When a salesperson doesn’t have time to present everything
Elective vs. non-elective stops
Limited time on sales calls frequently challenges the sales team. They don’t have enough time to share the entire presentation. What can they do?
Good planning for a “scheduled/confirmed” sales call is essential. Securing commitment to the time needed is a great first step. Sending an Outlook invite for the time frame helps the prospect budget enough time. We should also send an agenda to remind the prospect of why the meeting is important and how the prospect should prepare.
Even so, some prospects won’t respond/commit to an Outlook invite. And then when you show up, the context may have changed. Yesterday, when you booked the appointment, the prospect had one hour. Today, the prospect says she has 10 minutes. What do you do?
Essential to this challenge is the distinction between elective and non-elective stops. In a non-elective stop, the prospect can’t give you more time. Perhaps he has been called into an all-company meeting and can’t tell the company president, “I have a more important meeting with a salesperson.”
Elective stops are another matter. Here, the prospect wants to move on to another task or meeting but has the flexibility to give you more time – if you “earn the right” to the additional time. You have probably had this experience and considered it a great meeting. You had a one-hour meeting budgeted and the meeting went two hours. From whence came the extra hour? The buyer had flexibility.
How do we earn the extra time needed?
- Early in the presentation, we need to plant a strong hook, a compelling bold vision of what we offer. (For an example, visit http://bit.ly/bold-vision1.)
- Ideally, this vision will show our prospect how to scale up to a higher level of well-being; perhaps our offer even transforms the entire business to scale up.
- We need to supplement the vision with enough credibility to inspire curiosity and further exploration.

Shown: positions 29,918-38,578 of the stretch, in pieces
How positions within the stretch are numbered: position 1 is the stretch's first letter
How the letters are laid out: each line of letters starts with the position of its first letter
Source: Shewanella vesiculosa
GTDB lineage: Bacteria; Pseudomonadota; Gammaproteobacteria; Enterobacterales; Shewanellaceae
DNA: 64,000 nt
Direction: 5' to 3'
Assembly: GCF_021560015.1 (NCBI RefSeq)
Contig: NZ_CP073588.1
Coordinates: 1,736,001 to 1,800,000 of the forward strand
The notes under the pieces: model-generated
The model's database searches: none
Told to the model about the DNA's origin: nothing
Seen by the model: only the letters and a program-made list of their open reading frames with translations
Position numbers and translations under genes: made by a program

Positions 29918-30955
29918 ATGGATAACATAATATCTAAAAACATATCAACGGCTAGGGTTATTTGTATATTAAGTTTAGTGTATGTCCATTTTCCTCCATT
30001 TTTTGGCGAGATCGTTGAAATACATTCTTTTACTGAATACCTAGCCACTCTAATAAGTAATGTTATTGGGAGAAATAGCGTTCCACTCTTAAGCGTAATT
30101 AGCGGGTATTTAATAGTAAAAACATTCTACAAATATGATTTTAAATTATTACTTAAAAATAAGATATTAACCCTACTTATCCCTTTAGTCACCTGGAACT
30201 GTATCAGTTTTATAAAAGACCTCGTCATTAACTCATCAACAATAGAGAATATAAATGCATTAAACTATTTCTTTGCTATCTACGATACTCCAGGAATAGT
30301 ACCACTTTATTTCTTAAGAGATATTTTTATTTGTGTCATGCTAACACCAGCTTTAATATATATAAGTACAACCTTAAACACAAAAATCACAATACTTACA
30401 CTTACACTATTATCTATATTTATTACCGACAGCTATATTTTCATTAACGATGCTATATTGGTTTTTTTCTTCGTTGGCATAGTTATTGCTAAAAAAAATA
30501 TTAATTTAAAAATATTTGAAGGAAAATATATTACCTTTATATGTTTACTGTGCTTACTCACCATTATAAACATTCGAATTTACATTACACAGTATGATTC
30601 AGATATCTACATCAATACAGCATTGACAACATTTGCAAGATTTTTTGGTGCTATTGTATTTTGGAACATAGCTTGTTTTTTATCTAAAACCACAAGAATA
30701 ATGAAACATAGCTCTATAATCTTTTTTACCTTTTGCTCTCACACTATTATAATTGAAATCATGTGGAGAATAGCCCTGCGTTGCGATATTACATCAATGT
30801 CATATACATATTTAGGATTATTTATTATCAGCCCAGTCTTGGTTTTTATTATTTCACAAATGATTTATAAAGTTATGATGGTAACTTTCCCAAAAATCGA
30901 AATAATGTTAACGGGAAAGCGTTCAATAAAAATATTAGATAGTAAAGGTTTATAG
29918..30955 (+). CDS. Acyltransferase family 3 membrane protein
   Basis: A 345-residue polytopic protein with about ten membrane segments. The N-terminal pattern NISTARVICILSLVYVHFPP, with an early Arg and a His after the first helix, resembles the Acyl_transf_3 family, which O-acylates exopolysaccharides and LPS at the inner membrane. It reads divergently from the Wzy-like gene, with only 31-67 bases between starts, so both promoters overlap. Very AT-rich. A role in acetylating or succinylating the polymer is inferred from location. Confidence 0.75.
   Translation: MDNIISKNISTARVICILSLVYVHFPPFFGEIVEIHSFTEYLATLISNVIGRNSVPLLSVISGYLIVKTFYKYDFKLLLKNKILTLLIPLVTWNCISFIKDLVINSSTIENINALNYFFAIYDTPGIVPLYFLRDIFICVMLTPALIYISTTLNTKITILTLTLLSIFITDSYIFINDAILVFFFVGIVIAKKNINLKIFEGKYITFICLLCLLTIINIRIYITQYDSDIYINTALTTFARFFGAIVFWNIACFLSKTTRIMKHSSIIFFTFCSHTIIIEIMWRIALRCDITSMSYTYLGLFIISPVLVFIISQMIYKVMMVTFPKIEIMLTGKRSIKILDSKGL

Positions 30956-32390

Bold vision plus proving creates a breakthrough, moving the conversation to a serious plane, earning the right to more time. (Visit http://bit.ly/BestEfforts.)
What about those non-elective breaks, which can occur even when you have an Outlook-accepted meeting?
More than 10 years ago we designed a one-hour standard sales call which contributed importantly to a 55 percent increase in unit sales in one year. The sales team – which sold advertising predominantly to Fortune 100 product managers – started reporting challenges in securing the full one hour for the presentation. We faced non-elective stops.
Our action plan: We designed a 30-minute standard sales call that hit the minimum “must haves” for the presentation.
Ultimately, the salespeople reported, “Sometimes, the buyer can’t meet me in the office. She comes down to the waiting room for a 10-minute power meeting.”
You guessed it – we designed a 10-minute standard sales call that created enough curiosity to earn the right to a full one-hour meeting. (To view a standard sales call video, visit http://bit.ly/Standard-sales.)
Depending on your business, it’s probably desirable to design two-to-three standard sales calls of varying durations to meet your selling needs.
One more idea – set your next appointment during the current appointment. It’s so much easier to set an appointment when you have access.